Thursday, March 10, 2011

Mardi Gra

Sunday, Monday, Tuesday, and Wednesday people all over Haiti celebrated Mardi Gra, or Carnival as they call it here.  However, just because the official celebration was this weekend, it doesn't mean that people didn't celebrate it early.  The entire month leading up to it in fact.  Heres the story of our first encounter with Carnival.  (Mom, do yourself a favor and quite reading now!!)

We had spent about an hour fighting with Eventz to get him to take his second nap.  He finally went down and Nick and I were anxious to hop on the bike and take a quick ride before he woke up (Don't worry there are others around to hear him if he were to wake up, we aren't that bad of parents!!)  So Nick and I leave, but before we do, we talk to both Papito and Rikerns, two of our male employees.  They both know we are going for a moto ride, but neither says anything to us.

We get about 5 minutes away and see two boys wearing these costumes made of sugar cane leaves that go all the way from their necks down to the ground.  Each of the boys were holding masks.  We thought this was kind of weird but kept going.  Then we saw another, and then two more, and then three, then another, then two more... you get the point.  We saw a lot of people all walking in the same direction all wearing these sugar cane costumes and mardi gra masks.  Most were carrying whips, but they were folded up in their hands and weren't doing anything with them.  I thought that maybe there was some skit or play going on at the local church or school.

As we continued our ride, we could see in the distance another person dressed up in their gowns with someone who was not dressed up in front of them.  The undressed guy was holding a giant red ball above his head and they were both side stepping back and forth across the road trying to prevent us from going by.  This is when we started getting a little more nervous, but we just said Bonswa, and keep going right by them.  We passed a few more people decked out in their gear, and then came to a large group of about 20 people watching 6 people who had on costumes, masks, and whips.

As we drove closer to this group, one of the men came towards us and cracked his 20 foot whip on the road, making an obnoxiously loud crack.  We didn't really think they would do anything, but didn't want to take a chance since it was such a large group.  Nick flipped the bike around faster than I have ever seen and we were back on our way to COTP.  When this happened we were only about 200 ft away from one of our employees homes, so she wouldn't have let anything happen to us, but it was still a little weird.

So we flew home, at a pretty fast speed, past the 15 or so people we had already passed in costumes.  Just outside the gate when we got back were Papito and Rikerns talking.  We asked them what was going on and at first neither of them had any idea what we were talking about.  We explained the situation and they both laughed.

Apparently every weekend, especially on Sunday, for a month leading up to Mardi Gra, people will stand in the middle of the road with whips, machetes (carrying a machete here is like carrying a cell phone in the States), or batons, and stop people and ask for money.  Apparently these guys didn't feel the need to warn us what was happening.  It is so "natural" to them that they didn't even think anything about it, even though Papito had been stopped earlier that day.  We talked to several of our employees about it as well as other long term staff that has been here for it, and they all ensured us that it was all fun and games and not a big deal at all.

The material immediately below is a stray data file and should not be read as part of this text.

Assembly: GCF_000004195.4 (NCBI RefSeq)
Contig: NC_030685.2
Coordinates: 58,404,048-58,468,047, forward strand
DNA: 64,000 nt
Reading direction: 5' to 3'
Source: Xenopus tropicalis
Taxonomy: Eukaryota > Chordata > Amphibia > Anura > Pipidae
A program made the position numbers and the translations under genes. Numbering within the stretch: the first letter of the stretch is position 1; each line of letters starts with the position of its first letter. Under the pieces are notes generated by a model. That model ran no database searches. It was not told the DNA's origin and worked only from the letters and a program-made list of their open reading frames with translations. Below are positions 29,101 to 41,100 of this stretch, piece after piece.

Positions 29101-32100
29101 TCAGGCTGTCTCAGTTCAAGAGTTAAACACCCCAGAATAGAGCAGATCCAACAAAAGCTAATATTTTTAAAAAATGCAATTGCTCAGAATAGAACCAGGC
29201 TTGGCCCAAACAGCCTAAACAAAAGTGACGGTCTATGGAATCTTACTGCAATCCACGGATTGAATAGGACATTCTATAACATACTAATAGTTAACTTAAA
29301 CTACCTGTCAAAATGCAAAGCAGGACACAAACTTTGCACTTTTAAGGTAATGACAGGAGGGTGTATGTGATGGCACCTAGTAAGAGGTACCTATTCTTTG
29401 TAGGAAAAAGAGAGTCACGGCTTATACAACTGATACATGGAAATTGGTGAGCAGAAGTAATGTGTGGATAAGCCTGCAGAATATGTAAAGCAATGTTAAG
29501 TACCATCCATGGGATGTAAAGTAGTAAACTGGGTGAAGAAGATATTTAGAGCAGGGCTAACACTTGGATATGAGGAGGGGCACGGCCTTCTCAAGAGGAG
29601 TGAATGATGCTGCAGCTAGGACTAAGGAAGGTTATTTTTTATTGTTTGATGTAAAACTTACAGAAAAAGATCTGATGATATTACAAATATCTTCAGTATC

At first we agreed that we would just stay here on Sundays during February and early March, but that didn't last long.

Two weeks later Nick took a group to the Citadel, and on the way back encountered a group of about 8 guys doing the same thing.  However, this time was a little more scary.  All the men were wearing all black clothes, even scarier masks, their bodies were covered in a black substance that Nick thought at the time was oil, and carrying batons.  The group was so weaved across the road, and there were a few people holding a large rope, so Nick couldn't easily pass.  He handed them a few bucks and the group was on their way.

The following week, my Dad, his friend, and I encountered the same group.  Other long term staff has come across several groups of people doing these things as well on their Sunday outings.  We have since learned that they were not covered in oil, but in sugar cane oil and charcoal, which is what made their bodies look so dark and scary.  We have also learned that these groups are trying to symbolize their ancestors who were all slaves.

We all avoided town as much as possible this past weekend as to not get caught in any of the "real" mardi gra celebrations.

Now we know for next year that if we are taking a moto ride on a weekend in February, we either need to take a few extra bucks with us, or be prepared to negotiate with people all dressed up!

There have also been a lot of Rara bands around here lately.  A Rara band is a group of people that walk down the street playing music.  They are normally accompanied by one or two of the people wearing sugar cane costumes and cracking their whips as they go.  For some reason they always find it neccessary to crack it on our gate which makes an obnoxious sound!  There are normally about 20 people in these groups!  The music they make is pretty cool.  I have gone up on our roof and watched them pass several times as I can see over the wall from there!

Oh Haiti, I'm constantly experiencing new things I never thought I would!

1 comment:

  1. Nikki, these are the things that scare me about you two. Don't think I will be taking any moto rides when I'm there. Staying at the compound will work just fine for me. Good thing you have alot of people praying for you and your safety on a daily bases.